Court crush creates safety hazard

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Sheriff's Sgt. Michael Potts, left, and Assistant Fire Marshal Carl Peas, right, help a defendant determine if he had a pending court case Tuesday.
Several hundred General Sessions Court defendants crammed the Judicial Building hallways today, creating a safety hazard that required an assistant Murfreesboro fire marshal to ask non-defendants to leave.

Assistant Murfreesboro fire marshal Carl Peas asked sheriff’s Sgt. Michael Potts, who supervises the Judicial Building security division, to help clear the halls packed with about 400 defendants who came to court accompanied by family members and friends.

The dockets were overcrowded with court cases held over from the Christmas and New Year’s holidays.

Judge Ben McFarlin allowed Potts to announce in court that people who didn’t have a case must leave the building.

Potts stopped people individually if they had a case. If they didn’t, he ordered them out.

Murfreesboro Fire Marshal Ken Honeycutt said the halls were supposed to be used to enter and leave the building. The overcrowded halls were a safety hazard in the event of an emergency where people panic and get in a hurry trying to get out.

Murfreesboro fire marshals will return to the Judicial Building Tuesday to keep people out of the building unless they have to be in court.

“If we have to be here every day to enforce this, we will,” Honeycutt said. “Our job is to enforce life safety and that’s what we’re going to do.”

For the short-term solution, Honeycutt hopes to meet with county officials to find an answer.

County Mayor Ernest Burgess said for the short-term, the district attorney’s office and the public defender’s office will use the former Youth Services offices to speak with clients out of the hallways when the new Juvenile Services and Correcttional Work Center opens in April or May.

The county has been studying options for another Judicial Building for courts.

“We are nearing the end of a study that’s being handled by a consulting firm,” Burgess said.

The consultants met with court officials to gather data about the workloads of judges and the spaces required, the mayor said. They hope to make recommendations through 2030 to deal with the increase in the criminal justice system.

Burgess expects to receive the report within two or three months.

“Hopefully, we will have enough information to build a plan over a reasonable period of handle the increase of workload in the future,” Burgess said.

Until then, Honeycutt said the fire marshal’s office will monitor the hallways “on a daily basis if necessary.”

The Judicial Building is equipped with a fully-sprinkled fire alarm system.
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Members Opinions:
January 08, 2008 at 12:00am
I had to go to the judicial building a few months ago for jury duty.
I hate to imagine what would happen if something had caused a panic.
There would have been hundreds of people trampled.
Why don't they build a big court building out by the jail with a tunnel for moving prisoners back and forth?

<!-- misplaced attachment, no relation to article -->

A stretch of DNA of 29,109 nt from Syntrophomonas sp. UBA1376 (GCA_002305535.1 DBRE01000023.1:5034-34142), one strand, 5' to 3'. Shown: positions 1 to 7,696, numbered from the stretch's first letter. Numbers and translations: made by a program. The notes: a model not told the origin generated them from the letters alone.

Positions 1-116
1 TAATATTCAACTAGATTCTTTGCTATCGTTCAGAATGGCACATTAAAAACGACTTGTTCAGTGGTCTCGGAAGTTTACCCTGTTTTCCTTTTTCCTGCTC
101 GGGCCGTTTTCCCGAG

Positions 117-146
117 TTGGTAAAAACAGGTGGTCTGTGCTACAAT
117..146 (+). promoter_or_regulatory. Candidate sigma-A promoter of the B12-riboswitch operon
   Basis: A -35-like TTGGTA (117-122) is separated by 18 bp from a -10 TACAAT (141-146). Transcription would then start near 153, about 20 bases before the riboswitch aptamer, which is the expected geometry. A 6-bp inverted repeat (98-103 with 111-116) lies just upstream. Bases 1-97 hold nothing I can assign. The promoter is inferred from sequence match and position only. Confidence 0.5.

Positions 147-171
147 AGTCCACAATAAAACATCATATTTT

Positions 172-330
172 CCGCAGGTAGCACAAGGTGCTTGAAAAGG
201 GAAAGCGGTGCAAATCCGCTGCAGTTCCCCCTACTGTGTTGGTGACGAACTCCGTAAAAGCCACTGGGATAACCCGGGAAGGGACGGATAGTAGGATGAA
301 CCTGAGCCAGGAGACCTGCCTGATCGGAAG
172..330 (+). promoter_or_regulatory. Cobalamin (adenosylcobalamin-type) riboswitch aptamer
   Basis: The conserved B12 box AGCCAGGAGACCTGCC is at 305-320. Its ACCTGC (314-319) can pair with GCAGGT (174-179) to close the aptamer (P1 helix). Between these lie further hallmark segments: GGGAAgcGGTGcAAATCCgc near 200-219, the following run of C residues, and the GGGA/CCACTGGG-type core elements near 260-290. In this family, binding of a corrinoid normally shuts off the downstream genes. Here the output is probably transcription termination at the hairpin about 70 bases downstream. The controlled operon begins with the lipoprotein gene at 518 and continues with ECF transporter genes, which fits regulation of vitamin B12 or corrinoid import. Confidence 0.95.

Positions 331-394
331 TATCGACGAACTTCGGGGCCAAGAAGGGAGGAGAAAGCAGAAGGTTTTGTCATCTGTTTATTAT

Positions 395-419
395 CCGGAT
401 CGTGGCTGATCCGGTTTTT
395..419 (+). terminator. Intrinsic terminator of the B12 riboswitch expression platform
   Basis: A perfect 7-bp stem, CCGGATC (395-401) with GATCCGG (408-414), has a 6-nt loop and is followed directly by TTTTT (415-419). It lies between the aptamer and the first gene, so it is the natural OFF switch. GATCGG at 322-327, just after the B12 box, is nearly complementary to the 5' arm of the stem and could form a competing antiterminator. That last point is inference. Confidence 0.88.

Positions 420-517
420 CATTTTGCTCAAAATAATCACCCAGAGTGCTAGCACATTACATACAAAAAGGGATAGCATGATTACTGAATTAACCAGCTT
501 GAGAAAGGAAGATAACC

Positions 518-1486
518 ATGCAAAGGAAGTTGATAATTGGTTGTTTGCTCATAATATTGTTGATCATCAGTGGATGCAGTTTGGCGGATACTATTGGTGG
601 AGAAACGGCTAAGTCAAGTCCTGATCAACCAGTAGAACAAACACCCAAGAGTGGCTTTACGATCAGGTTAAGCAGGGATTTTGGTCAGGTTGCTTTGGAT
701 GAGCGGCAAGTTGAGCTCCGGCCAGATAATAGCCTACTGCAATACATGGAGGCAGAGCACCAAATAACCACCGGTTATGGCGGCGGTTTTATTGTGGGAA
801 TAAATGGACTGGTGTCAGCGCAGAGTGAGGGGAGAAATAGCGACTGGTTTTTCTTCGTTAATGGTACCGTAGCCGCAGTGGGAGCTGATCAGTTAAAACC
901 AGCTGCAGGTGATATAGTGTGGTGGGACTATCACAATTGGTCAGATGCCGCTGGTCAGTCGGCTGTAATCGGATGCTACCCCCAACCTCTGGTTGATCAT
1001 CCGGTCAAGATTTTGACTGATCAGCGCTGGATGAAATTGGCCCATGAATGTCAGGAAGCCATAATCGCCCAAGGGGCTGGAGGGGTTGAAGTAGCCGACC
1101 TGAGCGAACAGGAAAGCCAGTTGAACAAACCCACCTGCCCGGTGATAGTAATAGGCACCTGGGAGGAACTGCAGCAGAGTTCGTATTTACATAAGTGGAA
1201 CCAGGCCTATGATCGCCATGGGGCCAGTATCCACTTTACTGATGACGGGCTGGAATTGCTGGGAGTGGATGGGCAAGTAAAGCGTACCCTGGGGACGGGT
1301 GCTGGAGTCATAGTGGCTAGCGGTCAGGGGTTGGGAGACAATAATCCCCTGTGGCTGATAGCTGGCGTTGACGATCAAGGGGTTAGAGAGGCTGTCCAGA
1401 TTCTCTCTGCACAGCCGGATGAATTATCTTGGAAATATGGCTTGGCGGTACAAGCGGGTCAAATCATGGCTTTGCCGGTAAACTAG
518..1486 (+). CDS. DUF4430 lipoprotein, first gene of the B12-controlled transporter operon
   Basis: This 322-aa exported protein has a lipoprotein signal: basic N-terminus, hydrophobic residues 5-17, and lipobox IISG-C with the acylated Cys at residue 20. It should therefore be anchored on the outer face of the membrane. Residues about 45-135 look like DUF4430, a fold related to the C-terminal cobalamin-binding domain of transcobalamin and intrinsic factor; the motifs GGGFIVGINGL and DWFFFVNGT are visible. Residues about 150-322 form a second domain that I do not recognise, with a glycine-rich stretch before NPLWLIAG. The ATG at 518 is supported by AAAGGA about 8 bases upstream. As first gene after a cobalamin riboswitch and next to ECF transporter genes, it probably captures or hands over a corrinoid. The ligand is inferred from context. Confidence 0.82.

January 08, 2008 at 12:00am
Snook, that is a great suggestion.
January 08, 2008 at 12:00am
A bigger Murfreesboro also means more criminals. A bigger building sounds in order. Great idea snook.
January 08, 2008 at 12:00am
You can make a situation look as bad as you want it to. I challenge anyone to go to the Judicial Building on any day after 1:00 p.m. You will see empty hallways and litte activity. The problem has become docket management in light of our growing census. Once upon a time, a 8:00 docket was okay because there were only 100 on a docket. Today there were 525 on the docket. Tomorrow there are over 400 on the docket. Each of these folks usually bring some family member or support member with them. The answer is not to bar the courthouse doors. It is time for our court officials to start two dockets one at 9:00 and one at 1:00 and spread these folks out. If two judges are in the office, they need to each split the docket and assist each other. It is manageable but will require some new ideas for new problems. Further there are larger courtrooms in that building that can be utilized when the dockets are heavy. There is just no reason to put the safety of human beings on the line to try and prove a point. A new judicial building is on the horizon, but until then we will have to efficiently use the resources given us. It is never a good idea to put the scales of justice in the shadow of a jail.
January 09, 2008 at 12:00am
I was in that court room a few months ago and I could see immediately that it was a fire hazard and could cost many lives in the event of a fire. (and I'm not a fire marshall)....Why has it taken so long to realize the problem when Rutherford County is growing so quickly and building so many other types of buildings. What is the historic courthouse being used for? Maybe temporary use of that would be a solution. Something MUST be done QUICKLY...
January 09, 2008 at 12:00am
I saw the fire chief on WTVF and he said" I HEARD today was the worst it's ever been." Isn't that heresay? Why could he not be bothered to stop by himself? Seems highly suspicious to deny defendants their support group. Only the courts to oversee themselves.
Very sketchy!
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